Singular Sensation – Ballet Magazine

Rebecca Rosier

There is something quite unsettling as performer Eran Shanny stiffly shudders onto a stark, white stage, nervously eyeing the audience as white noise sweats inside our ears and makes our teeth ache. A fleshy clap makes us flinch from the trance as he slaps an open palm hard across his chest and recoils into a contracted back bend. In this one vivid gesture, Godder introduces her subject: sensory self-consiousness, riddled with a conflict between naturalness and artifice.

The stage is a peephole through which creatures wracked with emotional and erotic hyperbole can be spied on and analysed like wildlife. Covering feminism, sexuality and crowd psychology, Singular Sensation is almost too cumbersome and angular to absorb, yet it is so engrossingly colourful and eccentric that you can’t help but do so. The females writhe in a trio; undulating and eerily focused as they fling their faces from extreme anguish, to suddenly blank, followed by ecstatic girlish laughter. Their snaking movements are haunting in their ordinariness, and the lack of aesthetic faחade is a clever counterbalance to the performers’ emotional excessiveness. And though it is refreshing not to be bombarded with over-emotional over-dancing, when they do click into sleek unison for a few seconds, it is a tease of gracefulness, before we snap back into jittering, static shapes and contracted torsos.

The most outstanding, bizarrely hilarious, moment comes in the final part of the piece, as the music transforms into a bassy, percussive uproar that makes the seats shiver. Covered in green paint spewed from the mouth of a convulsing dancer, dressed with tights over his head, flashing bicycle lights over his eyes, with crispy spaghetti for hair and oranges as hands, Tsuf Itschaky assumes a ‘Human Fly’ superhero image. He is ceremoniously lowered onto a ring of red jelly, and proceeds to slide around on it, as Ilaya Shalit slashes open pouches of green paint attached to her gold hotpants as a flirtatious gesture to the fly-creature. There follows an erratic orgy of slipping around on green and red gunge, switching of partners, rippling bodies and some extreme facial expressions. It’s exhilarating as they swoon at each other, encouraging you to create little stories for them; and watching their carelessness – lolling and smothering themselves in paint and jelly imitates a fearless oblivion characteristic of youth.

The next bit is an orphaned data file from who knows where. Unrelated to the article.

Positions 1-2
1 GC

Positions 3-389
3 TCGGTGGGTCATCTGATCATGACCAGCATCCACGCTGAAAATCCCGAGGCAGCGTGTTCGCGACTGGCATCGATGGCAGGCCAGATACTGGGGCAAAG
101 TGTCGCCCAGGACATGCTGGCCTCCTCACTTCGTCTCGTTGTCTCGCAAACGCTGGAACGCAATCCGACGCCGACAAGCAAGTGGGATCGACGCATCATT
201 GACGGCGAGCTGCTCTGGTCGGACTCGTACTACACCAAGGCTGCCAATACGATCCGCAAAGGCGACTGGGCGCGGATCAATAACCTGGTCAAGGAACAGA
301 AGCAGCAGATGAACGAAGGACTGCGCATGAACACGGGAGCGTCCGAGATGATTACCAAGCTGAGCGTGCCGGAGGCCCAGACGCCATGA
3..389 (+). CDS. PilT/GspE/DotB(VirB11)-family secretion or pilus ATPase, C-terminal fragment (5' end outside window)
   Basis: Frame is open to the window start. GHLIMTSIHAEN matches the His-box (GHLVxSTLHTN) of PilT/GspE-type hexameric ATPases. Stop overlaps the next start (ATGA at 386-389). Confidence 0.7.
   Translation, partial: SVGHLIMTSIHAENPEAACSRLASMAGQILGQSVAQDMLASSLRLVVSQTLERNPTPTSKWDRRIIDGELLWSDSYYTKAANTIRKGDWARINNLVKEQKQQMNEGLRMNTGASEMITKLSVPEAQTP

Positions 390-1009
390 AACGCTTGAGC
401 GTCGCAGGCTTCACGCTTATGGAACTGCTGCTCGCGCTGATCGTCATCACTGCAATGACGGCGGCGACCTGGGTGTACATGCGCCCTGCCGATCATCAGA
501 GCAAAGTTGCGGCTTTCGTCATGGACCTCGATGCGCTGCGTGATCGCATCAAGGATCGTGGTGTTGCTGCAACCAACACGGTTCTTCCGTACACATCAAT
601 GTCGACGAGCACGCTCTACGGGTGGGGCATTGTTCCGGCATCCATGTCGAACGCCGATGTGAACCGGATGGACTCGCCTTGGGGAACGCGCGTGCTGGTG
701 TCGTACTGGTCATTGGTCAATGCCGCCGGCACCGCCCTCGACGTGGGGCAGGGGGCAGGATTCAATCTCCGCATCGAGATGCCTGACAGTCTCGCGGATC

Yasmeen Godder’s Singular Sensation on at The Place as part of The Turning World season of international work.

Singular Sensation is a beautifully perceptive microcosm of humanity, a real work of art. And as a green-lipped Inbal Aloni, dressed in a long coat, headscarf and sunglasses side-steps on stage past Shanny whirling and slipping in paint, it becomes scarily evident that these oddball, reckless individuals are only a distorted, colourful reflection of the people staring back at them.